I needed something to do with my hands on my trip last week to Bountiful, Utah. After a day of class at Handi Quilter, we visited a quilt shop that I think was called Brooks Fabrics. They stayed open just for us! I especially liked their huge selection of flannels!
I picked up a kit that was assembled by a local. They hemstitched back to back flannels in various prints. Mine was a light turquoise with a “Hey Diddle Diddle” theme. The pattern sample available showed about 7 different crochet edges that could be used to finished the hemstitched flannel.
I found a website where the patterns and kits are found.
If you have never crocheted an edge that has been hemstitched, try it! You’ll like it. Without the hemstitching you would need to poke your own hole in the fabric, or cut holes using a specialty cutter. The hemstitching leaves nice even, reinforced holes.
I used a US #7 crochet needle with some variegated nylon thread to complete the #14 design from the pattern, “Doubles, Chain, Doubles”. One of these days I will complete the receiving blanket to complete the set. It will make a pretty shower gift for some future baby!
When I sprung for my first serger, I splurged and purchased a Baby Lock Evolve. It was a great decision and is a workhorse for garment sewing. I have to admit that I also like using the machine for less practical work as well. I love the versatility of chain stitching. I have used it for serger quilting and even this lacy baby bonnet. My daughter was too old by the time I braved this pattern, but I gifted the bonnet to a friend for her new granddaughter.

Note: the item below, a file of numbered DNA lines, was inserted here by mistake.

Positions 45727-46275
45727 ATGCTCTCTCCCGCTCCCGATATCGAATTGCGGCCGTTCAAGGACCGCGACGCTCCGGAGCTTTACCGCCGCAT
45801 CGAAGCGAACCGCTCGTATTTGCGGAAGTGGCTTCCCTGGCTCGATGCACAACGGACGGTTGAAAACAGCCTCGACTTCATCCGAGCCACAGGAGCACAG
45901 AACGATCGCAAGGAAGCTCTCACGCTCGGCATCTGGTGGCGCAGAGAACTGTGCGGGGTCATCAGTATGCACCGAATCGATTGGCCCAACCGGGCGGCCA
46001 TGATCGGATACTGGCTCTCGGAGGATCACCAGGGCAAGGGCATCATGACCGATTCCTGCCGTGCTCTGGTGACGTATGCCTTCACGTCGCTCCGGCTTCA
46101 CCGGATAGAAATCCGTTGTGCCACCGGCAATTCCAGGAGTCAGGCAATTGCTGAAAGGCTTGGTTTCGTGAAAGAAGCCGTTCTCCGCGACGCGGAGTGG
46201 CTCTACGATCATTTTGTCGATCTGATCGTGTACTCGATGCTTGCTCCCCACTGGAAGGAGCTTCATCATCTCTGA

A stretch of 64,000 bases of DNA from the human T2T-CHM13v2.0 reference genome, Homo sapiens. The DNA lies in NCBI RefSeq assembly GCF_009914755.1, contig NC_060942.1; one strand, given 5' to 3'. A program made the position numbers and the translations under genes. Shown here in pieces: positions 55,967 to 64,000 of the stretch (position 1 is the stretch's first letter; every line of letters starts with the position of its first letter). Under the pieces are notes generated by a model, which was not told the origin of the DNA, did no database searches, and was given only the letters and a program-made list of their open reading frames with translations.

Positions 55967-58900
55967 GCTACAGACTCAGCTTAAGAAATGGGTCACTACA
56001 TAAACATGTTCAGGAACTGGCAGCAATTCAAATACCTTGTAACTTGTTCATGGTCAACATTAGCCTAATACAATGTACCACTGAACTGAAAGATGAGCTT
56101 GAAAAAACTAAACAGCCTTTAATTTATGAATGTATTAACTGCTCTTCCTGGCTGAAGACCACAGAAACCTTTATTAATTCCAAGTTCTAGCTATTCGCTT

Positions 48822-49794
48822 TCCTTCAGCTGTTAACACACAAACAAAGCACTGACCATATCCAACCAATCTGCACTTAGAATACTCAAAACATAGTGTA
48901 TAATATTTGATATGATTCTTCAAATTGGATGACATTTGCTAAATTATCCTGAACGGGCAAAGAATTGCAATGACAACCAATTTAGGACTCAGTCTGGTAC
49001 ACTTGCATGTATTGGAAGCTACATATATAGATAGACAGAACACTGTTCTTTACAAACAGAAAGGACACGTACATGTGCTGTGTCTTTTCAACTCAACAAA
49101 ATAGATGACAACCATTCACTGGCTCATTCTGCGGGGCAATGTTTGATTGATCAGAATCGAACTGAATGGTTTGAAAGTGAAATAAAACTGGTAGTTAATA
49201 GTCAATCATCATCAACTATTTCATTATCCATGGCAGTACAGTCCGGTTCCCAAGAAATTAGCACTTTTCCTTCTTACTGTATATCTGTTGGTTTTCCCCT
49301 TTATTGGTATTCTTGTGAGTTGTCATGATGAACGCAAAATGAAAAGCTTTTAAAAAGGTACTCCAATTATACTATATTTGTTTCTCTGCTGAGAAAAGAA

Don’t be afraid to try this pattern, “Evolve Serger Lace Bonnet” on Baby Lock’s website by Missy Billingsley. With a little planning, you will love using these techniques for other things as well.
The gist of the project is creating lace-like fabric by stabilizing tulle with wash away stabilizer and chain stitching the lace pattern. After that is done, your piece could be used in any traditional pattern!
HINT: Do make your tulle larger than the finished size by about an inch. The edges will be rough at entry and exit. You will want to trim these out of your final piece before assembly.